Hello and happy Monday to all of you, from oh-boy-do-I-have-a-lot-to-do land. I’m giving a talk in upstate New York later this week, and although I used to make public presentations all the time, its been four months since the last one. So it is laying heavily on my mind today.
Before I start working on it, let me grace you with more Lebanese beauties from Faylasoof’s stamp collection. (Faylasoof, I am so sorry, but I am cutting out some of the flower stamps. There are just so many of them … and I have a very brown thumb.)
The stamp at the left is just stunning, isn’t it? It looks to me like it is a print of a color photograph (when you zoom in the image gets quite grainy) – and the subject is a circuit board. The stamp celebrates Lebanese industry – a field that seems to have gotten far more attention from the country’s post office than from its businessmen (and women, but in this period, mainly men).
The Arabic in this stamp shows a real evolution from some of the earlier – or at least more traditionally-focused – designs. Look at “Lubnan”: its close to the Ministry of Tourism logo, but cleaner. And take a look at the “25 qurush” – both the numbers and the qaff are incredibly stylized, but in a very streamlined, 1960s-modern way. They blow the boring “25 pence” on the left out of the water: rounded, dull numbers and a very generic “p”.
The middle stamp is another one that blends Lebanon’s Roman (well, probably intended as Phoenician) heritage with its geographic position in the modern world – not terribly interesting, and with much more traditional Arabic calligraphy. But the color – my goodness! The post office must have had plenty of pink left over after printing the Bal des petits lits blancs stamps, and decided that this was the way to make the best use of what remained.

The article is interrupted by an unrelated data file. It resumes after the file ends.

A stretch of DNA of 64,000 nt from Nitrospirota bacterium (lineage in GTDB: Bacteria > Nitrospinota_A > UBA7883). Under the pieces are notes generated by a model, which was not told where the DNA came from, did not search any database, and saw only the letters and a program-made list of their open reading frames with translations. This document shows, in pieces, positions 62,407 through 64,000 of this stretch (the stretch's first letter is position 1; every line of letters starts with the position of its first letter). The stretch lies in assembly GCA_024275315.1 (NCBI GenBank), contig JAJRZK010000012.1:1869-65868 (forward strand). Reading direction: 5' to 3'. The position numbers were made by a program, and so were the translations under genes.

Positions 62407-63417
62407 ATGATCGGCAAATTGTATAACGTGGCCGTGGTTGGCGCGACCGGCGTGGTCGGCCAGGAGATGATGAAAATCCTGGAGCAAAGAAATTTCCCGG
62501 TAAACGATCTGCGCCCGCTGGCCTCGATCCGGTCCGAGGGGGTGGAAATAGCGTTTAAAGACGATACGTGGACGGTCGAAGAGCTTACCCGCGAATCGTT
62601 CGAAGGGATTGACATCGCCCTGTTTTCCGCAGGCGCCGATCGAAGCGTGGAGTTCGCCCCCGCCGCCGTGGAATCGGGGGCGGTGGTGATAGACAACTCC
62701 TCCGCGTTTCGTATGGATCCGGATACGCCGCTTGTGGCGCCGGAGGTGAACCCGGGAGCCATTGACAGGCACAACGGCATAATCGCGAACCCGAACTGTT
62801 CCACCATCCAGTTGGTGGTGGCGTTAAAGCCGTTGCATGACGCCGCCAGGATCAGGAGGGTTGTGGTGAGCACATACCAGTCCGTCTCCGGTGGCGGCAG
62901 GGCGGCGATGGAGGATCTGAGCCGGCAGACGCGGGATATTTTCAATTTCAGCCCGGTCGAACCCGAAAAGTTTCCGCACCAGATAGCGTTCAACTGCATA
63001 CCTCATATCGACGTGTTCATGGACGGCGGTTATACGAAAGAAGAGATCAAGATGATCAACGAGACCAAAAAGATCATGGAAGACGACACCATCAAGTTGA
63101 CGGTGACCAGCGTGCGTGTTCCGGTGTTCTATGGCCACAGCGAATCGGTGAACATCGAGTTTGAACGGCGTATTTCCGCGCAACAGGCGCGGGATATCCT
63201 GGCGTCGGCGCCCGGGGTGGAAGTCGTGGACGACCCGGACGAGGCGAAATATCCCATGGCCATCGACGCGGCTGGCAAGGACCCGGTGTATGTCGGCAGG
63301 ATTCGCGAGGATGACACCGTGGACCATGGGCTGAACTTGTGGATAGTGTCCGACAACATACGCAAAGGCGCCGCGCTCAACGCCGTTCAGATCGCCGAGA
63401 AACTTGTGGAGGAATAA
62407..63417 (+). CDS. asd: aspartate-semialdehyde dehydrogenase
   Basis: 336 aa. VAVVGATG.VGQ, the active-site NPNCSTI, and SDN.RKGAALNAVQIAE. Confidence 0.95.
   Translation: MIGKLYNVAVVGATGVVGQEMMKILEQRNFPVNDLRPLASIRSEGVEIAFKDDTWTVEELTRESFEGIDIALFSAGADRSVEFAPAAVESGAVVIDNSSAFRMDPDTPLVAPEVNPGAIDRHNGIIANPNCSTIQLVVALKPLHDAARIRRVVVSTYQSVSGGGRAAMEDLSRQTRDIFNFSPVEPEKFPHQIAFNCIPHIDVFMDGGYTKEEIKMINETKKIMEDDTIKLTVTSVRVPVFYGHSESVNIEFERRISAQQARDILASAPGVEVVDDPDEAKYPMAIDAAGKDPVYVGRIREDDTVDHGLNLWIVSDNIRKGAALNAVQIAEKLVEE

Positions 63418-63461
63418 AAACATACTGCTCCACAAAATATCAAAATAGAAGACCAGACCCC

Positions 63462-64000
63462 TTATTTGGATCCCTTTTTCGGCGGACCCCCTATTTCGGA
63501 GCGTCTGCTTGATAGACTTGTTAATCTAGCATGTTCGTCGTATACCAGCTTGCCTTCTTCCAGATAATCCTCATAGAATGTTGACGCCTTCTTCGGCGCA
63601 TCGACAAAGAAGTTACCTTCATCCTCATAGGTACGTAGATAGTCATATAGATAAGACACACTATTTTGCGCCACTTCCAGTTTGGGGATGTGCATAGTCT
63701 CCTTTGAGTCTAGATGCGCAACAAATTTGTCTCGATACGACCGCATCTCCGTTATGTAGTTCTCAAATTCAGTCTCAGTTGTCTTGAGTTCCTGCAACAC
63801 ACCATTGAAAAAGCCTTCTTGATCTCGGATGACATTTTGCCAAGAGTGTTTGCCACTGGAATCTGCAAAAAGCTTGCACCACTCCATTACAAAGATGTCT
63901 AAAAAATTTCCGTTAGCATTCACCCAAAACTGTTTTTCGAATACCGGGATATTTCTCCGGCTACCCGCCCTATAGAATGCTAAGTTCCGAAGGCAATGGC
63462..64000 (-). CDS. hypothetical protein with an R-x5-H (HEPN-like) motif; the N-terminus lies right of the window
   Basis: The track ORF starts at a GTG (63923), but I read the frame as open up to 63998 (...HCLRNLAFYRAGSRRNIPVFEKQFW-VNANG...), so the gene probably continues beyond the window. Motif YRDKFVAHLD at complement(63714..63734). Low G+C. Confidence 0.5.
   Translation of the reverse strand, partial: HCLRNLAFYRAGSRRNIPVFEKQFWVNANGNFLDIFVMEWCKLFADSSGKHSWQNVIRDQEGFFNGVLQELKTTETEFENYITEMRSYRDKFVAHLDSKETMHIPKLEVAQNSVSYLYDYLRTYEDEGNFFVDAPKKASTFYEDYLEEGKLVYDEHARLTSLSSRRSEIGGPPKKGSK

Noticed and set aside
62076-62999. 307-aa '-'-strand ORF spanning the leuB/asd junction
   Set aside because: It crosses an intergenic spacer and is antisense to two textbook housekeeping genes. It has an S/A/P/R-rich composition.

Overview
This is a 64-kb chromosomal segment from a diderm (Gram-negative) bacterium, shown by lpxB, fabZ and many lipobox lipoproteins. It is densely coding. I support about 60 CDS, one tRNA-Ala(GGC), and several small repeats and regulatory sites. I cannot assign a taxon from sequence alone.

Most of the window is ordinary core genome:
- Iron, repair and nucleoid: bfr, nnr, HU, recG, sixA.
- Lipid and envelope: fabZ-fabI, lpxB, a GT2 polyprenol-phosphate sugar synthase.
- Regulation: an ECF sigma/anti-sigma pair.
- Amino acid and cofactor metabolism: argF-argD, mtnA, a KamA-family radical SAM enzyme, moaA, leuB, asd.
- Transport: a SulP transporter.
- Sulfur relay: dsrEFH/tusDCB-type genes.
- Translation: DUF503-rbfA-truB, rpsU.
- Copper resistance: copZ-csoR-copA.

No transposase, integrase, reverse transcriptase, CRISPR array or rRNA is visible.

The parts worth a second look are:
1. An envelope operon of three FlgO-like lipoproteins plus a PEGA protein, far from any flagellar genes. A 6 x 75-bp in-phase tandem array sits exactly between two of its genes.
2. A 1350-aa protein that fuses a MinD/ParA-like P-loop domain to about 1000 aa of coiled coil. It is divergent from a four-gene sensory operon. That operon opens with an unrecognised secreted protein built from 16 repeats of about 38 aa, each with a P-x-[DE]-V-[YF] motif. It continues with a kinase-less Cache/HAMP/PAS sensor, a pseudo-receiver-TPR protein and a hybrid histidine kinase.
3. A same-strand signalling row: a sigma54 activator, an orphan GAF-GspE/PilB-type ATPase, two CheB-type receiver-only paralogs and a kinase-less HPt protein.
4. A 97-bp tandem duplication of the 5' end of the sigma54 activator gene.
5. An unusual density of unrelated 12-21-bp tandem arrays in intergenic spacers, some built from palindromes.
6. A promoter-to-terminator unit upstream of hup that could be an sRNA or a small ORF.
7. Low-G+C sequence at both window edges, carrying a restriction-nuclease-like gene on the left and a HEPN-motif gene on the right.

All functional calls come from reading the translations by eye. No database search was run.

As for the Lebanese post office, it is well represented in the green stamp at the right, which shows the old national post office building. (In French, the text reads “Hotel des Postes”, but the Arabic has “Dar al-Bareed”.) The stamp was canceled in February 1955, and the car in the drawing looks fairly 1950s, so I would identify this stamp as somewhat older than the first two – and certainly older than the Lebanese industry stamp.
These next two stamps are from the mid-1960s: 1968 on the left, and 1966 on the right.
On the left, a drawing showing some of the ruins of Baalbek to celebrate the 1968 Baalbek festival. Neither the Arabic nor the French scripts excite me much, but I think this may be the result of having to cram so much textual information into the margins. Designing bi-lingual stamps must be a real challenge.
On the right, another internationally-focused stamp – this one celebrating the 1966 World Day of the Child (Journee Mondiale de l’Enfant, or Yom al-Atfal al-A`lami). I like that the child in question is a little girl, and that she is shown outside the house. I personally think that her skirt could be a couple of inches longer, but oh well – it was the sixties, after all!